Legislating the Mining Sector Prudent

Posted by on 13th November 2014

Categories:   Uncategorized


Ongoing efforts to legislate in the mining sector are crucial and laudable in instilling proper governance in the sector. The law when it comes to effect will not only have better provisions like the current one but align the regime to contemporary realities of technology, transparency and accountability, public participation and other constitutional requirements among others.

The current law dates back to the colonial period and is therefore ‘archaic’ and not suited to present realities. Mr. Stephen Mwakesi, a program officer at the Kenya Chamber of Mines tweeted “took five hours, 45 minutes, 110 amendments to change Kenya’s 1940 Mining Act….”

The new law which is awaiting the President’s assent has reopened a supremacy war between the Senate and the National Assembly. The Bill was passed by the National Assembly and the Senate is aggrieved that it was not consulted since it touches on devolution. For instance, it proposes sharing of royalties and fees among national government, counties and the community.

At the same time, there is an ongoing process at the Senate led by Senator Agnes Zani to also pass a law for the Mining sector. To avoid duplication of efforts it would only be fair to let the Senate give input to the National Assembly Bill that was recently forwarded to the President for signing into law.

Kenya needs to avoid the resource curse problems that have faced mineral rich countries in Africa. For the most part poverty levels and human rights violations have increased and deplorable infrastructure persisted. The law should also help to guard against elite capture of Kenya’s mineral wealth.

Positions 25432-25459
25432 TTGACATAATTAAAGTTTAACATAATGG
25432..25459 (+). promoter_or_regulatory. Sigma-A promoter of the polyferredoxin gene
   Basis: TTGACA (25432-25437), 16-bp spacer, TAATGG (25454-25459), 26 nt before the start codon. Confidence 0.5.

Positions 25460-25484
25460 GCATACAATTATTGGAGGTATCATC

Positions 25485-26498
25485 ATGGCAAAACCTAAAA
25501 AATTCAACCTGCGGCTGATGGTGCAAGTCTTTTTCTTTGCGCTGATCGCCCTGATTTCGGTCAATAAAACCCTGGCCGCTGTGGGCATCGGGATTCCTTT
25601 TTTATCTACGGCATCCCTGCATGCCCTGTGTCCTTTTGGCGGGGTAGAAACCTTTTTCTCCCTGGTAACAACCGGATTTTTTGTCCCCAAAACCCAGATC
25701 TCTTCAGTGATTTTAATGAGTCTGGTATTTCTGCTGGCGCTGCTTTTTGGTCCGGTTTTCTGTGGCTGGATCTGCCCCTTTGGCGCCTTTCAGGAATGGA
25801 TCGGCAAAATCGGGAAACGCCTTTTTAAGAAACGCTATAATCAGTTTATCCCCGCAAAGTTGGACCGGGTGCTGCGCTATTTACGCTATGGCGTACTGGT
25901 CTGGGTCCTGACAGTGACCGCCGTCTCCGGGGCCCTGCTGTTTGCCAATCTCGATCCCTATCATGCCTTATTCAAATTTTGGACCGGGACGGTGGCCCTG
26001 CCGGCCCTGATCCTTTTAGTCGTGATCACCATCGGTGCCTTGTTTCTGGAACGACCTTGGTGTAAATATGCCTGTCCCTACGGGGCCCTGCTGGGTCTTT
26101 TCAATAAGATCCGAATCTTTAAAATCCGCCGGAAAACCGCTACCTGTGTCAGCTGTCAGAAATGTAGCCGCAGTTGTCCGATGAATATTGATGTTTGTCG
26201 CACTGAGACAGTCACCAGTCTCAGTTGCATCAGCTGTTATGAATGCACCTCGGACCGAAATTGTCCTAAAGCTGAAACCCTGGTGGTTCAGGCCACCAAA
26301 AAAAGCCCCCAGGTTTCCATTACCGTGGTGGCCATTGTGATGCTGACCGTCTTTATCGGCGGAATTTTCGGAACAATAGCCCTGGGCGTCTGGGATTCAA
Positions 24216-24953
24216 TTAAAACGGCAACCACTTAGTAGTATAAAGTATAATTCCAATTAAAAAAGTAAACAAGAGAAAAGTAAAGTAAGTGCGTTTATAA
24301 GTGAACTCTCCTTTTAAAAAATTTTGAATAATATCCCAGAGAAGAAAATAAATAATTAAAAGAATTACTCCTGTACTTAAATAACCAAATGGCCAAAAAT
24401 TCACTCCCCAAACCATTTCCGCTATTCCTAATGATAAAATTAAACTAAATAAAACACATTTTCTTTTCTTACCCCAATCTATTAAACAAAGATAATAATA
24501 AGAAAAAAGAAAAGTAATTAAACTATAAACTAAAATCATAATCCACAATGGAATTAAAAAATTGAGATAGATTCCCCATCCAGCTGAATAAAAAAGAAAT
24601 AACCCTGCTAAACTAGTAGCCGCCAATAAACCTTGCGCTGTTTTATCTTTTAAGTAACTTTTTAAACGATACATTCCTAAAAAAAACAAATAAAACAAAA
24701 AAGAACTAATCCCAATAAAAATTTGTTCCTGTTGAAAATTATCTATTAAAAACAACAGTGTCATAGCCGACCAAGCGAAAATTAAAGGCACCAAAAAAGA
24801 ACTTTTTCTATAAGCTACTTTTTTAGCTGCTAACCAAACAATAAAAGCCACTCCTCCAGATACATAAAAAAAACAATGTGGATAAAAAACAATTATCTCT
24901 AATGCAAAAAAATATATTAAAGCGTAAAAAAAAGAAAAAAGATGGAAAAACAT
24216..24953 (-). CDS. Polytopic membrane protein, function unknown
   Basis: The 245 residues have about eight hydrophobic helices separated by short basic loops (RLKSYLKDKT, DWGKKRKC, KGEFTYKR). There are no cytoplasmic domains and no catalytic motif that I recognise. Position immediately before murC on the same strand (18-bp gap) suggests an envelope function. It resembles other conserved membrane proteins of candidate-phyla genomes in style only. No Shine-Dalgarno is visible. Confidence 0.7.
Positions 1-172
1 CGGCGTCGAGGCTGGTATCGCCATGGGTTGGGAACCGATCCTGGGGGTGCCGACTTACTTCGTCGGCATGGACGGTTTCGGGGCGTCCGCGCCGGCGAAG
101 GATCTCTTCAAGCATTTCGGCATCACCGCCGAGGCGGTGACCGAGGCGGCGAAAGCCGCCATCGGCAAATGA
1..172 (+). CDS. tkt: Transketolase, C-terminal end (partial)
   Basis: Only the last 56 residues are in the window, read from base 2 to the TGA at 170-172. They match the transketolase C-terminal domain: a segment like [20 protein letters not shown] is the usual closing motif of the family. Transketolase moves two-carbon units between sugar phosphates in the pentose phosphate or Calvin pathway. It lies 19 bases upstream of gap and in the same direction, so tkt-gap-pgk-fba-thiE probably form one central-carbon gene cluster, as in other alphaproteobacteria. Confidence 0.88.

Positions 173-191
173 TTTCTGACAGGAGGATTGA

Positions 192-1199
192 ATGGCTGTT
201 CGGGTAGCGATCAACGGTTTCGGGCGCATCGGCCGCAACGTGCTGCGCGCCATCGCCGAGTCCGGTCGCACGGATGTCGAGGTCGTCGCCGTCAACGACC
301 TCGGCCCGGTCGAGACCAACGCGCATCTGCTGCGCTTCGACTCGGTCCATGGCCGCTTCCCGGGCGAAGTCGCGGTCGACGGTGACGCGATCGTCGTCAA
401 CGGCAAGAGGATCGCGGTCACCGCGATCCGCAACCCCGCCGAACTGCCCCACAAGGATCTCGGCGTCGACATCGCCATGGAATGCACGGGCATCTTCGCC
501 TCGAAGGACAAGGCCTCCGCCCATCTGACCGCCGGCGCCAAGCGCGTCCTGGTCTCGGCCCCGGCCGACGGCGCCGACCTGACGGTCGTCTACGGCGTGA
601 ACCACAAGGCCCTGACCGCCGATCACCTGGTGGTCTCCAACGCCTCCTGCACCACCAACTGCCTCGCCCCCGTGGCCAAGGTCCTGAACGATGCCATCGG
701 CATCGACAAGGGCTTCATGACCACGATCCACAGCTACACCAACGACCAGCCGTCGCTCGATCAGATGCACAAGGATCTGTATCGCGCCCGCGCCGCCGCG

Present realities of the mining sector also compel stakeholders especially Parliament to ensure the country’s citizens benefit directly and indirectly and use the revenue to improve livelihoods. Some minerals so far discovered and which have potential to transform livelihoods include oil, iron ore, titanium, coal, rare earths and gold among many others.

Managing the expectations of communities resident in the mineral rich areas is important to avoid conflicts. There should also be a clear demarcation of roles and responsibilities of all interested parties: the national and county governments, local communities and the mining companies.

The revenues will be better managed with a coherent and instructive law. That law alongside a policy that the Ministry of Mining has been working on will help inform issues like on licenses, fees and requirements for mining investments in the country. For potential investors and stakeholders at large, the rule of law and abiding to it by the authorities is imperative.

As such, the endless grandstanding and turf battles between the National Assembly and the Senate only serve to distract Kenyans from essential matters. Parliament represents the collective will of the people and has the responsibility to develop a good mining law to ensure the revenues are used for the betterment of society. Kenya is bigger than our individual or corporate interests. On a law, as weighty as this one is, all critical voices must be heard!